Residents of the Jordan Valley will fight the latest attempts to delegitimize their presence in the area, Jordan Valley Council head David Elhayani told Arutz Sheva.
United States diplomats have been promoting the idea of an eventual Israeli withdrawal from the region, in the context of a final agreement proposed by the Obama administration. U.S. Secretary of State John Kerry has reportedly suggested that international forces could protect against terrorism in the IDF’s absence.
But residents of the Jordan Valley are up in arms at the suggestion, which they say compromises Israel's security.
“The communities of the Jordan Valley will not sit silently in the face of the recent reports regarding a change in the Jordan Valley’s status, at least in the Americans’ eyes,” Elhayani said.
Residents are planning a campaign “to explain the importance to security of the Jordan Valley communities, to explain that this is important to the entire nation of Israel,” he said.
“We want the position that the Jordan Valley needs to be under Israeli sovereignty to have overwhelming support, so there will be no question mark hanging over the Jordan Valley’s future,” he explained.
Replacing Israeli communities with an international force would be a disaster for Israel, he warned. The area would be like southern Lebanon, he said, where Hezbollah seized control and deployed thousands of rockets aimed at Israeli cities, despite the presence of international troops.
“You and I can’t send an army to patrol the border with Jordan in a hostile Palestinian environment, where an RPG could be fired at them at any moment,” he stated. Palestinian terrorist groups have already declared that if foreign troops are stationed in the region, they will be attacked.
“There will be no security here without Israelis living here,” Elhayani concluded.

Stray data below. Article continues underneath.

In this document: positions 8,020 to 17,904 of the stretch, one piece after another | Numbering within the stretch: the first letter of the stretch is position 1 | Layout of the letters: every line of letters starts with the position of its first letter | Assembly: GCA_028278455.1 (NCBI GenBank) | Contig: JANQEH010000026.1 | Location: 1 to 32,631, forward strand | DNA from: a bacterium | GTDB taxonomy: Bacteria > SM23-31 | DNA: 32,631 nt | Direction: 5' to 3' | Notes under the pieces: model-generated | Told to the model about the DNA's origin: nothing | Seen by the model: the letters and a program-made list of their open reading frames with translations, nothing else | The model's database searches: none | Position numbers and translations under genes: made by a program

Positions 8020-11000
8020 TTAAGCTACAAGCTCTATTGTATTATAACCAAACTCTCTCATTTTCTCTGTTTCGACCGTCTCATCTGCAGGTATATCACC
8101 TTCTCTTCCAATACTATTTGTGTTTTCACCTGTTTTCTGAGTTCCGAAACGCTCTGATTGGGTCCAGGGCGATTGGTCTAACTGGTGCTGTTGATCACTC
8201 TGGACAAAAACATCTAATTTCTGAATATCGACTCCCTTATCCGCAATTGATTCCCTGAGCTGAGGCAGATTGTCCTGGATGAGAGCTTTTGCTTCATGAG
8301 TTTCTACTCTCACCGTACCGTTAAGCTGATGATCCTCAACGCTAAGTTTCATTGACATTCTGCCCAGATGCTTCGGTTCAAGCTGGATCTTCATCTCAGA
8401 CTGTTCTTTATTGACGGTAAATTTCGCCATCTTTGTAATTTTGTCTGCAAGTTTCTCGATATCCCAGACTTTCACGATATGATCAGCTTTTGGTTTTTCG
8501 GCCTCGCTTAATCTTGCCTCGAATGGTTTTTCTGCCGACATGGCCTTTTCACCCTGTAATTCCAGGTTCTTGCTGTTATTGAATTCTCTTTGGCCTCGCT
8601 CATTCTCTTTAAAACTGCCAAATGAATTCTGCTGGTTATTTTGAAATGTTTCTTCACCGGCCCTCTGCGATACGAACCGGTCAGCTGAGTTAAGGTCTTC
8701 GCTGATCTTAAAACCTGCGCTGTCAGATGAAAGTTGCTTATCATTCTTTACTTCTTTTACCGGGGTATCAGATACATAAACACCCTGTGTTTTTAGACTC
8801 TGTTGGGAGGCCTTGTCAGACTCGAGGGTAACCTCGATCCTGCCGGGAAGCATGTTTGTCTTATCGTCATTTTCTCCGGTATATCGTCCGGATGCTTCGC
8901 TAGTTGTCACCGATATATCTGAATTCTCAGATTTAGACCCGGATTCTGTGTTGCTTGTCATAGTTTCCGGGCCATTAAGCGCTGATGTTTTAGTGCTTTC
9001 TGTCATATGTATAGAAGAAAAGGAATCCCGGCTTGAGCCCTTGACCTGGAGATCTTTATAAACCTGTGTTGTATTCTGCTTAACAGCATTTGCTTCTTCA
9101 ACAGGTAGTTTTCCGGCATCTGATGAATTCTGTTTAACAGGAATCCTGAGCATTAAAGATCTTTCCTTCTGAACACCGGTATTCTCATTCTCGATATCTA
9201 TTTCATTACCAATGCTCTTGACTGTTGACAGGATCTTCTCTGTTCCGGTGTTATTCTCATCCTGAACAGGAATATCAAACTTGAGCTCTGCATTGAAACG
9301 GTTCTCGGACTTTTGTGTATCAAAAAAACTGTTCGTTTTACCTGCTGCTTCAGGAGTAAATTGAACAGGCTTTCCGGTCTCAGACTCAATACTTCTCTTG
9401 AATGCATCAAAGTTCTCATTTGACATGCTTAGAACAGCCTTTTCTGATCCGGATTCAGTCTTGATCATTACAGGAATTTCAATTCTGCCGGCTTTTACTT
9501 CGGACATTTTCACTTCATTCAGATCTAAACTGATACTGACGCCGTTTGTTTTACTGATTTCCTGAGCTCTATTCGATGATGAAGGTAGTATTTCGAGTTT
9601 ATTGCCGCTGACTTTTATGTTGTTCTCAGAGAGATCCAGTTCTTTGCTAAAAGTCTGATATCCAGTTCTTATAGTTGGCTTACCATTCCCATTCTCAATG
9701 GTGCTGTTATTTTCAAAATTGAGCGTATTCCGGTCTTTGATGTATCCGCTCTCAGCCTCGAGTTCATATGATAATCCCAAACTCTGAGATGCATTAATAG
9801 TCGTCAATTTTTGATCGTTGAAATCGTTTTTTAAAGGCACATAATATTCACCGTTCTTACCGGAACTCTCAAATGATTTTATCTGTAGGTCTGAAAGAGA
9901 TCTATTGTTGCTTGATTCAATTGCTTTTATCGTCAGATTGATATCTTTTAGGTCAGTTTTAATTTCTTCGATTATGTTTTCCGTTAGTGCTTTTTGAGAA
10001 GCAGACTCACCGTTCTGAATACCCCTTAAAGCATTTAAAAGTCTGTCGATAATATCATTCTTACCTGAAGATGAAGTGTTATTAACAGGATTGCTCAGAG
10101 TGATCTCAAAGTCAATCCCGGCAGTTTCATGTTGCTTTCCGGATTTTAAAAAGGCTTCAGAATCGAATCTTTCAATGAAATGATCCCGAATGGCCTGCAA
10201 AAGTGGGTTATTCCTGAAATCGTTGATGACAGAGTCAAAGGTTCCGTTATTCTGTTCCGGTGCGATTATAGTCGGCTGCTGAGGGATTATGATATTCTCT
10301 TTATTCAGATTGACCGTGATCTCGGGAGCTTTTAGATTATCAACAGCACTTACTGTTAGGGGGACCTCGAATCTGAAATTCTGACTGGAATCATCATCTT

The Jordan Valley runs through eastern Samaria (Shomron), to the north of what is often referred to as the "West Bank". Vis-a-vis negotiations, Israeli leaders have long subscribed to the "Allon Plan", which maintains that in the event of a withdrawal from the rest of Judea and Samaria, the Jordan Valley would need to be kept by Israel for strategic reasons.
But the theory that an Israeli withdrawal from Judea and Samaria would still be "safe" for the Jewish state as long as a presence was maintained in the Jordan Valley has been challenged.
In particular, Arutz Sheva analyst Mark Langfan has pointed towards formerly classified US military documents which posit that, on the contrary, the Jordan Valley - along with all of central Israel - would be extremely vulnerable to attack in the event of an Israeli withdrawal from the rest of Judea and Samaria. Langfan further warns that any military presence in the Valley - Israeli or otherwise - would not be sustainable if the neighboring highlands of western Samaria were ceded to the Palestinian Authority.
In any event, John Kerry's proposed plan is said to preclude even an Israeli presence in the Jordan Valley.
Kerry's plan would reportedly only permit Israel to partially retain the 15 kilometer (9 mile) wide strip of the Jordan Valley as a security zone for 10 years.